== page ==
Select Board welcomes unsheltered families
Select Board members welcomed the homeless and migrant families housed by the state in two town motels during its Tuesday, Sept. 16 meeting, despite opposition to the way the state has been handling the ongoing migrant and housing crises.
Select Board members emphasized the importance of remembering that their opposition and anger is toward the state and not the people who have been housed.
Whiteside said they are “human beings.”
She said, “Wareham has a reputation — well-deserved — for taking care of people,” and she hopes the community will pull together and do just that.
Select Board member Alan Slavin said, for those seeking asylum, “They're escaping to find a place where they can just walk in and out and not have to worry about whether they're going to be alive.”
He added, “As far as I’m concerned, everyone in this country is an immigrant.”
Select Board member Ronald Besse said these families are here to be free and although a 220 square foot motel room may not be a “luxury” for most people, it could be for them.
“Please help in any way,” Besse said. “You can be mad — that's fine. We're upset, too, but let's be upset and point our frustrations in the right direction and that is at the state level and not the people that are here.”
Whiteside said donations for these families can be made through Turning Point Day Resource Center and Damien’s Food Pantry.
The Select Board voted unanimously for Chair Judith Whiteside to draft a letter to the federal and state governments in opposition of the way the migrant and homeless crises are being handled.
Following the news about the Atlantic Motel, Select Board Chair Judith Whiteside and Board member Tricia Wurts met with state officials who were unable to provide much information about the ongoing “migrant crisis,” according to Whiteside.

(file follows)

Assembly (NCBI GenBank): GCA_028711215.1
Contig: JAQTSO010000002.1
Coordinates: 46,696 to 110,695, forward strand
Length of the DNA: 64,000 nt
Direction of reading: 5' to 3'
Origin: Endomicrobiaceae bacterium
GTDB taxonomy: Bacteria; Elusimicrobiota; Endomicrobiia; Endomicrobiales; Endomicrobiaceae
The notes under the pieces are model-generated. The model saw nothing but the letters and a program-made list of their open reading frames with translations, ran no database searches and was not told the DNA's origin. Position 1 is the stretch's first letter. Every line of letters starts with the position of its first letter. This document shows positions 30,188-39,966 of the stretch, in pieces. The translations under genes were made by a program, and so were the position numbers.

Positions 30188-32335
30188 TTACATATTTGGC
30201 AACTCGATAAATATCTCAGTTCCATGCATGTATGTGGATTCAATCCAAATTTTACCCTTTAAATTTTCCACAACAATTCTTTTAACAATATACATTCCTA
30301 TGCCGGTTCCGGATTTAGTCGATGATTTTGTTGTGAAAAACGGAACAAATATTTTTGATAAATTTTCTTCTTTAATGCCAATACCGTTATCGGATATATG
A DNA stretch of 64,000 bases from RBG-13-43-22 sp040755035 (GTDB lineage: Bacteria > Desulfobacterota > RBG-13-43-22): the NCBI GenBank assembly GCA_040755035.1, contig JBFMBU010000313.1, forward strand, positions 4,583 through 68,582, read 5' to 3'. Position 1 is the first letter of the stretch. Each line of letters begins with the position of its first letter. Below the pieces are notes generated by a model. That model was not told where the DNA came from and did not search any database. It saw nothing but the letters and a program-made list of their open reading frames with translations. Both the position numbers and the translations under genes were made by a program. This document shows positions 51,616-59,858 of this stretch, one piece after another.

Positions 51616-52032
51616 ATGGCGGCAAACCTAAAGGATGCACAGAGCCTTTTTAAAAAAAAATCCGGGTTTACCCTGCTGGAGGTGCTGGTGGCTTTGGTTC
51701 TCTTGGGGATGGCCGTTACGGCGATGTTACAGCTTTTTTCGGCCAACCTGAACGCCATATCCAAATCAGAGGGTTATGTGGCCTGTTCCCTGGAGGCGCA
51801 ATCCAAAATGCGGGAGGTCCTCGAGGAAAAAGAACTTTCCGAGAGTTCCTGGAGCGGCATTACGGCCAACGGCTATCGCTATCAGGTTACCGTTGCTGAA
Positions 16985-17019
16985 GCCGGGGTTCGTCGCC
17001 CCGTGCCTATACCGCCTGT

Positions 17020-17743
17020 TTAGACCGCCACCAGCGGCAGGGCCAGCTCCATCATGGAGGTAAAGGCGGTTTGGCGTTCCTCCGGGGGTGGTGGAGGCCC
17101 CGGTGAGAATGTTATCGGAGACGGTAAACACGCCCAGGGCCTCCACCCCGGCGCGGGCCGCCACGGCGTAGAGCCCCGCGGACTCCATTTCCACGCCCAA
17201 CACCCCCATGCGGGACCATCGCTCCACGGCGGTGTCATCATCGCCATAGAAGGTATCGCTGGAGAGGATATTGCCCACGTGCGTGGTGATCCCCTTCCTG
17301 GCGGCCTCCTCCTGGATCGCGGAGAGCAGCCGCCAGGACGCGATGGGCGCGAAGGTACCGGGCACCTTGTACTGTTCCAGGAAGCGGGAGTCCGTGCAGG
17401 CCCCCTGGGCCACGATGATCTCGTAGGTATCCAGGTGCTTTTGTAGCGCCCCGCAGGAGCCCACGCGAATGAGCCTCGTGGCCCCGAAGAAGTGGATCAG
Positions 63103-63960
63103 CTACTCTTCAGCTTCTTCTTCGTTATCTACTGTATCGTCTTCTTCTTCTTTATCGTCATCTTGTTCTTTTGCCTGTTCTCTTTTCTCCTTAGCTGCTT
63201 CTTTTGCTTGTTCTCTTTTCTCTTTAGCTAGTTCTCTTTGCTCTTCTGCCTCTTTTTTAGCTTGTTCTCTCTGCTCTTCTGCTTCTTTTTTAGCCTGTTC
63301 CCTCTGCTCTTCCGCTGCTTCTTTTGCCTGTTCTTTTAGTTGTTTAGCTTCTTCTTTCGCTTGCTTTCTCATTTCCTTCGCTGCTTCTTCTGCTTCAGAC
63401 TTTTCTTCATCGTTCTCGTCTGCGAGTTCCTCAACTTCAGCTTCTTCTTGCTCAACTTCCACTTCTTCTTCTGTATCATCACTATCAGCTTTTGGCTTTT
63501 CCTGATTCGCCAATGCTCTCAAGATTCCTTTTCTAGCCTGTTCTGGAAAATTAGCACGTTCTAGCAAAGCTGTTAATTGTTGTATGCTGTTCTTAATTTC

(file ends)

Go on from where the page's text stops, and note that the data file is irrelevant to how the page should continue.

Wurts said they did find out the general makeup of the population of children moved into the motels.
There are two in the high school age range, approximately three or four in the middle school age range and a few in the elementary age range. A larger number of the children are under the age of four, according to Wurts. The number of children overall remains unknown.
The last time the Board met, members voiced opposition to the state's actions and lack of communication and expressed safety concerns with the motel's lack of a sprinkler system.
During its Tuesday, Sept. 27 meeting, the Board discussed additional concerns that should be put in the letter.
Wurts said the letter should include information such as the size of Wareham’s own homeless population.
Whiteside said the government needs to close its borders or do whatever it will take to fix this crisis.
She added she would like to encourage them to remove the sanctuary state designation.
Slavin said he believes the state and others who obtained this designation did so without understanding what it meant.
He said the policy Massachusetts has in place is “one of the most liberal policies,” which encourages people to leave other places like New York in order to receive better benefits.
Wurts said another problem she has is that although the National Guard is activated to help, she believes their services are needed more in the evenings and at night as opposed to their current afternoon shifts for safety and translation services.